RNA sequencing (RNA-seq) has become a powerful tool for transcriptome analysis which is not only highly sensitive and efficient for identifying differentially expressed genes (DEGs) but can also be used for detecting single nucleotide polymorphisms (SNPs) in transcribed genes that co-locate with a target locus when combined with genomic and genetic analysis. We used three sets of NILs (197 Gb sequences) to examine transcriptional changes associated with FCR resistance locus located on the long arm of chromosome 4H. Owing to the lack of annotated genes in barley genome currently, we also used the expressed reads from our RNAseq data to find out the unannotated genes. When considered both annotated and unannotated genes, a total of 2,359 genes were expressed to a significantly higher level, of which 103 were expressed in NIL1, 28 were in NIL2 and 2,228 were in NIL3. Also a total of 4,074 down-regulated annotated and unannotated DEGs were identified, of which 947 were expressed in 'S‘ isolines of NIL1, 120 were in NIL2 and 3,007 in NIL3. It has been hypothesized in this experiment that the use of multiple sets of NILs would allow the identification of better defined sets of candidate genes underlying the targeted locus. When compared among the three NILs, only two DEGs commonly expressed among all NILs, whereas for down-regulated genes, 40 were commonly expressed. Also a total of 10,141 induced genes (7,650 up- and 2,491 down-regulated) were detected between the two isolines of NIL1 following Fp-infection and mock treatments. Of the 76 commonly expressed genes containing SNPs (SNP-EGs) across the NILs, 73 were mapped to the long arm of chromosome 4H where the targeted QTL resides. Functional annotation of the transcripts indicated that several of these identified DEGs and SNP-EGs were involved in host-pathogen interactions. These results showed that the multi-NIL approach is a powerful tool in transcriptomic analysis and the DEGs and SNPs identified here will improve the accuracy of fine mapping to develop markers for breeding programs.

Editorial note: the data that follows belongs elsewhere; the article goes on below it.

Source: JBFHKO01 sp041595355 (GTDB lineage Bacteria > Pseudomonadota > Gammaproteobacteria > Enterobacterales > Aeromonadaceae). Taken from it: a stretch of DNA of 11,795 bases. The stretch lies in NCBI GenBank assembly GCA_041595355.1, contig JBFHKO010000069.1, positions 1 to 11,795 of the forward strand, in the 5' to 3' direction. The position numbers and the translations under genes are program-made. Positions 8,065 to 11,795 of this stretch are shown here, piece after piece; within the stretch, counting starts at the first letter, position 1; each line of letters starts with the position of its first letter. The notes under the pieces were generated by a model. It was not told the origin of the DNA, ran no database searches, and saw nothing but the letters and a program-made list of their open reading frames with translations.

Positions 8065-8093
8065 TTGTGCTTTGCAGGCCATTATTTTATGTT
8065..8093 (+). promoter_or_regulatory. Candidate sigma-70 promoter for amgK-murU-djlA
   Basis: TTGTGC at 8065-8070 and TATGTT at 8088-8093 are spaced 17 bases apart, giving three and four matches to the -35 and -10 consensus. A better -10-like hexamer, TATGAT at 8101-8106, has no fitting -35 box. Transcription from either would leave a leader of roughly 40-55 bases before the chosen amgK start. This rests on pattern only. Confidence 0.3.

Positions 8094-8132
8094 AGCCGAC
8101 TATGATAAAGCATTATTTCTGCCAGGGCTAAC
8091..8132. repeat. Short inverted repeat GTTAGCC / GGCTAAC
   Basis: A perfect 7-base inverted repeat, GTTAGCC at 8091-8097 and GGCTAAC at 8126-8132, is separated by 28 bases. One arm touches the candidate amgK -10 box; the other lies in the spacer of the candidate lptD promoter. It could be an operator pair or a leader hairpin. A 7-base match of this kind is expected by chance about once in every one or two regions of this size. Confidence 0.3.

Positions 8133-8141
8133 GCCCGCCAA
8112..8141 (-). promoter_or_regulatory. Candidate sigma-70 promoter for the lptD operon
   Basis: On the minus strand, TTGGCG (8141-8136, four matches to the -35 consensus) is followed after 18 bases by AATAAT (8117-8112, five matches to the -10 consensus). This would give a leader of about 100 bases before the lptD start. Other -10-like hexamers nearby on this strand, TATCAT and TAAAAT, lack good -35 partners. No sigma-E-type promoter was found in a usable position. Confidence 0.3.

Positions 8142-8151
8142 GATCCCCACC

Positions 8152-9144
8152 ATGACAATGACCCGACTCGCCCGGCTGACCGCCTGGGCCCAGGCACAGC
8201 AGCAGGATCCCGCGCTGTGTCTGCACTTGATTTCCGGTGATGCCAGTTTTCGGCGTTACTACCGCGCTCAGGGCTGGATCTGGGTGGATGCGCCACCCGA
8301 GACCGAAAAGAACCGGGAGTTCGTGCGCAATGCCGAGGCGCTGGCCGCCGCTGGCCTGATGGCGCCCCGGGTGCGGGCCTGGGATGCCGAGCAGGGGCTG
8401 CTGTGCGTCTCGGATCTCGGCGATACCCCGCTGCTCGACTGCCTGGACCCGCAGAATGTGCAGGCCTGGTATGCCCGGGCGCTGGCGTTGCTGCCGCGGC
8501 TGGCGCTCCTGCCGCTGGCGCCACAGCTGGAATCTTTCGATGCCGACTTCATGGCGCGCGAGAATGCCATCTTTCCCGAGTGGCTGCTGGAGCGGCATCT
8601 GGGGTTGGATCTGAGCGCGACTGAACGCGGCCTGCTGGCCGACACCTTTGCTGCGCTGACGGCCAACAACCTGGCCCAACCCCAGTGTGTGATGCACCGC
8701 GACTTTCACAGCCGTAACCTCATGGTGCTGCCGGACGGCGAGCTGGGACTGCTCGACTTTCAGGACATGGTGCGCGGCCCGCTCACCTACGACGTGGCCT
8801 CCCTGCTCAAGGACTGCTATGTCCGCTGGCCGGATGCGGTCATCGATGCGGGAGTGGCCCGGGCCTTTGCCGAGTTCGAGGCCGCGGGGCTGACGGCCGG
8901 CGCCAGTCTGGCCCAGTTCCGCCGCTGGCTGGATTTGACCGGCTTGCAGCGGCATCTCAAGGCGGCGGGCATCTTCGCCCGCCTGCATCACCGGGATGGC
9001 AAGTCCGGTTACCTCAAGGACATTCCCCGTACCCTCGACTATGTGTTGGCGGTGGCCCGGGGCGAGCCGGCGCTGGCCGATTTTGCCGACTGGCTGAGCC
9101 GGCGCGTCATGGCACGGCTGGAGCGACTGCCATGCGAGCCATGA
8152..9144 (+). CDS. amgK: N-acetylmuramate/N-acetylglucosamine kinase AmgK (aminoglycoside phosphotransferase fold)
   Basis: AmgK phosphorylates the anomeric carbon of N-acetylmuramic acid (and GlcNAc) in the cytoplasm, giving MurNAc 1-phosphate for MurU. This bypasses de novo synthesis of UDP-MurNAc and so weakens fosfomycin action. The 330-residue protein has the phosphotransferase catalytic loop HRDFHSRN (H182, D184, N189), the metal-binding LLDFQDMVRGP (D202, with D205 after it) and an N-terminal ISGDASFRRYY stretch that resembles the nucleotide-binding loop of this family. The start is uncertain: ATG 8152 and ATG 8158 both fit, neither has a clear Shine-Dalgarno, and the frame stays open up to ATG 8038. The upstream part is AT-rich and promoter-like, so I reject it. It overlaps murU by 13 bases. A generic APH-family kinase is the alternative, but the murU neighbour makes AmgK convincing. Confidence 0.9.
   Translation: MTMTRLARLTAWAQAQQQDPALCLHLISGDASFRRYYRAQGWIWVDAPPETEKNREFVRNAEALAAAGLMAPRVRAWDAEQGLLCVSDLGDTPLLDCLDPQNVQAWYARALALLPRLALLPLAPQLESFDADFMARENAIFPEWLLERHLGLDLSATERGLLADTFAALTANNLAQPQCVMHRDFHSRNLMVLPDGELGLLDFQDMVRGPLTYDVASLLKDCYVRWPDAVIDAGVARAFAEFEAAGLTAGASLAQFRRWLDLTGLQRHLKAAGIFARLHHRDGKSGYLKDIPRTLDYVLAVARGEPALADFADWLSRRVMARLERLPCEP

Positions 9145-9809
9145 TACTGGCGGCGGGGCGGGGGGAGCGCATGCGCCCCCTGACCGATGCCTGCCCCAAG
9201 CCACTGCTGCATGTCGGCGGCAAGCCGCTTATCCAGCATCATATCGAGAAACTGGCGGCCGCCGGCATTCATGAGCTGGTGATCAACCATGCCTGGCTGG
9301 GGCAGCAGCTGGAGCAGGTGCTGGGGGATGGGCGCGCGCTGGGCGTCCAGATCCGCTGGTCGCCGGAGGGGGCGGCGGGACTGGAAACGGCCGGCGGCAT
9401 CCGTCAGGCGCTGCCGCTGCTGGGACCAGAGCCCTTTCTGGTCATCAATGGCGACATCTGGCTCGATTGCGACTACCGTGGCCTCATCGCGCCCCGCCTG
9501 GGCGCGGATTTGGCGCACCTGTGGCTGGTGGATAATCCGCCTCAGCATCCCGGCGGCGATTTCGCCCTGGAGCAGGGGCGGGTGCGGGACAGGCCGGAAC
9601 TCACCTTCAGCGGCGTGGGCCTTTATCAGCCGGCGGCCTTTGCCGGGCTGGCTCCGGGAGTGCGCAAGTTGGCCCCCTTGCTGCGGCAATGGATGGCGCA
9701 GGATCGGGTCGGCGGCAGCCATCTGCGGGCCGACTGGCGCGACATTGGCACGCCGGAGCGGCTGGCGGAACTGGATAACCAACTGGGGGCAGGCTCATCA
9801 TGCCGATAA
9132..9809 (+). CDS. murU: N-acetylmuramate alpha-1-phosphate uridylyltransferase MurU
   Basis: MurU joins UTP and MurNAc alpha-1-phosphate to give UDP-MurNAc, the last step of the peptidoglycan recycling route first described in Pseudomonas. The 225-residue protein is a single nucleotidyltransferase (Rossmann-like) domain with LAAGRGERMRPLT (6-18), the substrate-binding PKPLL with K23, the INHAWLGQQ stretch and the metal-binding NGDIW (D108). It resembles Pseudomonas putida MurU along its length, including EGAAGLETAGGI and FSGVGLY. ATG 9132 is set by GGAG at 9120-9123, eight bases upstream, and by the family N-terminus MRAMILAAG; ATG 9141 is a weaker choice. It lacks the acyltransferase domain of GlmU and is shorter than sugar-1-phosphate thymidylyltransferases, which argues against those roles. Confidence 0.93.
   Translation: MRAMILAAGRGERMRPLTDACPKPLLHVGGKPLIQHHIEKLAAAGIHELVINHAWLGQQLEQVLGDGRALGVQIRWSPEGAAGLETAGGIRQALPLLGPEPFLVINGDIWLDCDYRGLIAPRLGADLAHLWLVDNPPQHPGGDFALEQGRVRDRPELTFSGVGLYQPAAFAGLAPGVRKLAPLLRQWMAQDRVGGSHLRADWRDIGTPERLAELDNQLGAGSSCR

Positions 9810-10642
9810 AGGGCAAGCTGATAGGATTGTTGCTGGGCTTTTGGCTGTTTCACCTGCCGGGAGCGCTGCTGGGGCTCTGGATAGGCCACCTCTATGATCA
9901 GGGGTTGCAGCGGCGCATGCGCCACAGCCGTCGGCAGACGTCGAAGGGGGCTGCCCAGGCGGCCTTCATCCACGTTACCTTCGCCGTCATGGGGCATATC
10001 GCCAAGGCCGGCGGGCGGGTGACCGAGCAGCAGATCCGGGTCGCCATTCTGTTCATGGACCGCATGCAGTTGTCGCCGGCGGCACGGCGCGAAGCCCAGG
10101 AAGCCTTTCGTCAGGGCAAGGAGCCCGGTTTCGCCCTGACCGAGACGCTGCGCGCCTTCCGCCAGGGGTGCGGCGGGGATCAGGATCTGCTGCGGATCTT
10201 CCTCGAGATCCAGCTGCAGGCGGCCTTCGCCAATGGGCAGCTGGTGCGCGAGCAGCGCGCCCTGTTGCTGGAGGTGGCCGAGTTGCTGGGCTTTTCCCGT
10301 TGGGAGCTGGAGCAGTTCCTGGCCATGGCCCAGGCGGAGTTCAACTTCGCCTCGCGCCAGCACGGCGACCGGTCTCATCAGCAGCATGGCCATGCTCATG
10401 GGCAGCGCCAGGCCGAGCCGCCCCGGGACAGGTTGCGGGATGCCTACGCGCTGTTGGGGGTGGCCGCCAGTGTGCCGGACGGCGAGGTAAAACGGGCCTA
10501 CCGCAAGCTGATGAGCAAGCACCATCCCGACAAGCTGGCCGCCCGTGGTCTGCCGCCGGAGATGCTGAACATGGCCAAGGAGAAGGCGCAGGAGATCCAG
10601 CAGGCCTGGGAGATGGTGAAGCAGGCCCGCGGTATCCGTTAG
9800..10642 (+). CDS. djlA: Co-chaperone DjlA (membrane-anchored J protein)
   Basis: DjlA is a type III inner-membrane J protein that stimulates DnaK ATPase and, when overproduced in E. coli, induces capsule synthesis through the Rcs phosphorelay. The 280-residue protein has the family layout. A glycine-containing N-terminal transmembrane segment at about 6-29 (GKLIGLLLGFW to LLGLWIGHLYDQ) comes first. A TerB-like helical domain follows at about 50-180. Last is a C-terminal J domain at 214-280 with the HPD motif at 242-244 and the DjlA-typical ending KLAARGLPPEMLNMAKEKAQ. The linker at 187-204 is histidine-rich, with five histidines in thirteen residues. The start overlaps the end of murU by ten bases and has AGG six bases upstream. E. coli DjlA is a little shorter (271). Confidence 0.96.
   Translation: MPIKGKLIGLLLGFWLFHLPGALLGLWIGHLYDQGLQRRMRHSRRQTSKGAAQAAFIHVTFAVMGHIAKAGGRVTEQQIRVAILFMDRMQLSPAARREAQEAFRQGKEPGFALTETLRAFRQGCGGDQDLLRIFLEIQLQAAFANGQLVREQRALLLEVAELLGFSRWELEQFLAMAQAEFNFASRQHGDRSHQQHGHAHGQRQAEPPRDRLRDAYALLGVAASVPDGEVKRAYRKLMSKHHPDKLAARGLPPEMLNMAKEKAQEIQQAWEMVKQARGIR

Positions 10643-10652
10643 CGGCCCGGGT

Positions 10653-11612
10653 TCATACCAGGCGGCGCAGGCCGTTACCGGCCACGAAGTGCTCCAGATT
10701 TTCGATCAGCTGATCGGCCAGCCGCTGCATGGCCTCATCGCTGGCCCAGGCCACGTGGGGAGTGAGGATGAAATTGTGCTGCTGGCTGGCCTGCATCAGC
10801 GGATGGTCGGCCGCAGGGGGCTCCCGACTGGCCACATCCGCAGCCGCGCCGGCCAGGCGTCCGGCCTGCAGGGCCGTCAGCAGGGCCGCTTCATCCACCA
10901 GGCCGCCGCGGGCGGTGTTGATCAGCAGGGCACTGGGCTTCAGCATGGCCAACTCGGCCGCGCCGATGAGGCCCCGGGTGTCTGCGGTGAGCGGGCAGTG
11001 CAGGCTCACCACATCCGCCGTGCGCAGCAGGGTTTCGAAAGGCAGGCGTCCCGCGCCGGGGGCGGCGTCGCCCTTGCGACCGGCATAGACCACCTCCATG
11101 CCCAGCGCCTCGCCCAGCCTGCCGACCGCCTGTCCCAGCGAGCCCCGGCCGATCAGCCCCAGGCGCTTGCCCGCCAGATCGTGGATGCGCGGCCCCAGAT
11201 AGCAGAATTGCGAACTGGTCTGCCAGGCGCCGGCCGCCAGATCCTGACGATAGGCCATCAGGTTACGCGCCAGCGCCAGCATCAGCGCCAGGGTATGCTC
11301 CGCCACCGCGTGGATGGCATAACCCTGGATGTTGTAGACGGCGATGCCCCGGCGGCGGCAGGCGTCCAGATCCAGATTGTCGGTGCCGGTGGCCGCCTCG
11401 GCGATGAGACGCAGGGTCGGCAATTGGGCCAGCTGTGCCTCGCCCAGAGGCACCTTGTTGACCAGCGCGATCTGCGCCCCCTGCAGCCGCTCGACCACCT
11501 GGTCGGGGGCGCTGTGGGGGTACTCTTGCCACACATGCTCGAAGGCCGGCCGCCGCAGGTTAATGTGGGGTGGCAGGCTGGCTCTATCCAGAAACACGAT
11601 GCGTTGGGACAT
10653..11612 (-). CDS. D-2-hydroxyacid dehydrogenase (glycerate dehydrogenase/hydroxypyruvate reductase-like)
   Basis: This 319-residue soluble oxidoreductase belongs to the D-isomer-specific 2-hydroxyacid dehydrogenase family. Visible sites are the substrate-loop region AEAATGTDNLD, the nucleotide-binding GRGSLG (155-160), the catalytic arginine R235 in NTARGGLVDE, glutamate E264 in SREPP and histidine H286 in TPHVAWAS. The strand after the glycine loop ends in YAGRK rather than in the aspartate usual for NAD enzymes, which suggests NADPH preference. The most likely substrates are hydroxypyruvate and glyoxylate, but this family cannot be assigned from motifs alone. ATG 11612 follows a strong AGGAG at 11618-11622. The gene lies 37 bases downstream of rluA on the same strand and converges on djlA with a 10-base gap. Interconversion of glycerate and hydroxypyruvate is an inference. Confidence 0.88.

Item Type: Thesis - PhD
Authors/Creators:Habib, A
Keywords: FCR resistance, gene pyramiding, near isogeneic lines, molecular breeding
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Copyright 2016 the author

Additional Information:

Chapter 3 appears to be the equivalent of a post-peer-review, pre-copyedit version of an article published in Molecular breeding. The final authenticated version is available online at: http://dx.doi.org/10.1007/s11032-015-0255-z

Chapter 4 appears to be the equivalent of a post-peer-review, pre-copyedit version of an article published in Euphytica. The final authenticated version is available online at: http://dx.doi.org/10.1007/s10681-015-1623-9

Chapter 5 appears to be the equivalent of a pre-print of an article published in TAG Theoretical and Applied Genetics. The final authenticated version is available online at: https://doi.org/10.1007/s00122-017-3023-0